The fourth is that the reforms in the 2015 Act are not now seen by Defra as a priority. It does not propose to repeal them — but equally, there is no timeline for their implementation. One of those reforms would have been highly advantageous to researchers — they would have been freed of the time-consuming and costly responsibility of notifying the owners and occupiers of land affected by an application (costly because identifying ownership usually means the purchase of titles from HM Land Registry, and service of notice by recorded delivery). Other reforms would have reduced the burden on surveying authorities, responsible for administering the definitive map and statement — they would no longer have been required to advertise public notices in local newspapers, they would have been able to weed out poor quality applications at the outset, and they would have acquired streamlined powers to correct administrative errors in the definitive map and statement.
Arguably, everyone might have benefited from the provision in the 2015 Act for modification consent orders (MCOs) — though perhaps not in the case cited in the opening paragraphs of this blog — which enabled the authority to negotiate passage for a definitive map modification order without objection, by agreeing with the landowner a package including any combination of diversion, reduced width and additional limitations (such as gates) not justified by the historical evidence. While MCOs were not obviously in the interests of the applicant for an order, they did offer an opportunity to ameliorate the embarrassment which might be caused by an application for a route which had a marked impact on land management or enjoyment.
None of these 2015 Act reforms necessarily now will be introduced. Some of them might be pursued at a later date, but only if it legally is achievable. For example, it has been suggested that provision for MCOs could be enacted in isolation, and indeed, it is contained in a free-standing insertion of ss.54B and 54C into the Wildlife and Countryside Act 1981 (see para.5 of Part 1 of Sch.7 to the 2015 Act). But those sections rely on the parallel implementation of Sch.13A and Sch.14A to the 1981 Act — and in my view, those Schedules are indivisible and now unlikely ever to be implemented. It is not entirely clear that transitional provision could be made modifying references to those Schedules, if the true intention is not to give effect to those Schedules at all.
In short, Defra risks throwing the baby out with the bathwater. A wide range of reforms, seen as essential irrespective of the cut-off date, now may never see the light of day. There is cause for all interest groups to lament this potential outcome.
The fifth objection is that the glacial processing of the group’s reforms has enabled Defra to sideline everything to do with rights of way for ten years or more. Any identified need for reform has either been referred to the group, or pigeon-holed for later. Revision of the Consistency Guidelines (the Secretary of State’s policy on interpretation of historical evidence) has been referred to the group: will it ever grapple with the guidelines? New regulations on public path orders were being drafted as a necessary consequence of the reforms, bringing a welcome opportunity to update and modernise, but very likely, now there will be no vehicle at all for changes. An update to Defra Circular 1/09 on rights of way was on the agenda: now perhaps nothing will emerge. After all, Defra now will be focused on bringing the right to apply into force. Above all, the proposals for monitoring the 2015 reforms, which surely would have shown that ever-diminishing capacity in surveying authorities has derailed the entire process, will not now take place.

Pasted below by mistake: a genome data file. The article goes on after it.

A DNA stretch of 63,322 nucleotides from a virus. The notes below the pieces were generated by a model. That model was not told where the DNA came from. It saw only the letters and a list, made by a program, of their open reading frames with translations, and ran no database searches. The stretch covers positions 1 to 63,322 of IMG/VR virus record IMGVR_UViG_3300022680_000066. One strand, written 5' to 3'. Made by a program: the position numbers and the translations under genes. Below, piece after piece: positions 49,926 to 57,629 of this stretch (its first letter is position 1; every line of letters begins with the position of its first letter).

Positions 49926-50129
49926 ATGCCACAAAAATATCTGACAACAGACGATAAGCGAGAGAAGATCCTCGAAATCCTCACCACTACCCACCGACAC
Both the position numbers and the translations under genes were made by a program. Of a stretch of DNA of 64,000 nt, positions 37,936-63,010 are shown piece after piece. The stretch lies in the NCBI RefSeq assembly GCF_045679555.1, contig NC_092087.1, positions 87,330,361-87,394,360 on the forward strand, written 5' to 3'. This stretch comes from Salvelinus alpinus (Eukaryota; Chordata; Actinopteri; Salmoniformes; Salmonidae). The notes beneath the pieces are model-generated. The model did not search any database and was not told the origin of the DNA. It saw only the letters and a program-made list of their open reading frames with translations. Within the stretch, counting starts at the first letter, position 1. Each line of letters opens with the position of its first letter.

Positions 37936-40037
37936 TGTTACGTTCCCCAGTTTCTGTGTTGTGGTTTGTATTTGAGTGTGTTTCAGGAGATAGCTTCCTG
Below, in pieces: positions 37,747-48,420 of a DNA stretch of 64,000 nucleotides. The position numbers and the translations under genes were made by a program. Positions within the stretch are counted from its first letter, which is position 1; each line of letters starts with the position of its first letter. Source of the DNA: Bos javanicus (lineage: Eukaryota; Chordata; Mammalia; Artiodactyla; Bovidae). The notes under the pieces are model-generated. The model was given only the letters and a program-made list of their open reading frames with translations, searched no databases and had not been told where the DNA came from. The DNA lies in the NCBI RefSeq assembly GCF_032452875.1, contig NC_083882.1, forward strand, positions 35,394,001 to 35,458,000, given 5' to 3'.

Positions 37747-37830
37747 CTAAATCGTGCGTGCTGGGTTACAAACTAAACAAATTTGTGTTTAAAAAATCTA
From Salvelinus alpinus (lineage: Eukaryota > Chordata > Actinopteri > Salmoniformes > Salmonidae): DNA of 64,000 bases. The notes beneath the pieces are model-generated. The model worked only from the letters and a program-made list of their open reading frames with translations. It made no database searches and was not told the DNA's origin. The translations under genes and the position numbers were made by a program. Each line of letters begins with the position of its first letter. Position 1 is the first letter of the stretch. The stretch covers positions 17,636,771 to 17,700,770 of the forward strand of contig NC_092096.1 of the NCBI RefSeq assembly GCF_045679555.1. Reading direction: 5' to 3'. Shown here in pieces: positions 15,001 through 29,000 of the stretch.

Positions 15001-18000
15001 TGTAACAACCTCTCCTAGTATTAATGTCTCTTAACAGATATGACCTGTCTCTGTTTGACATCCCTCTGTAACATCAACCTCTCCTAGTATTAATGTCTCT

The sixth and final objection is that abolishing the 2026 cut-off may engender a sense that now there is no reason to press on quickly with historical research. Researchers and user groups may let up on the throttle. Surveying authorities may divert resources to higher profile activities (such as obstructed paths, or processing public path orders — see above). That may be particularly regrettable if a future extinguishing provision is enacted with much less notice and fewer protections.
There still is cause for limited celebration. The 2026 cut-off was poorly targeted and would have had colossal unintended consequences. It is right to abolish it. But it is not the end of the story.
Part II of the 2000 Act widely is understood to extinguish, by default in 2026, public paths which are not recorded on the definitive map and statement — subject to as yet unspecified savings for, for example, paths the subject of pending applications for definitive map modification orders. What is less widely understood is that, in 2015, Defra adopted the position that Part II also extinguishes any unrecorded widths of public paths — that is, any width which exceeds that recorded in the definitive statement (if any width is recorded at all). Defra has proposed that the extinguishing effect on width should be subject to a saving for such width ‘as is necessary for the safe and convenient passage of the public’. This blog analyses what impact the extinguishment of unrecorded width might have.
A.1. Section 53 of the Countryside and Rights of Way (CROW) Act 2000 extinguishes certain unrecorded footpaths and bridleways of historical origin.
A.2. The Stakeholder Working Group (SWG) has been informed that s.53 bites to extinguish the unrecorded width of footpaths and bridleways of historical origin (i.e. pre-1949) which are nevertheless recorded on the definitive map and statement.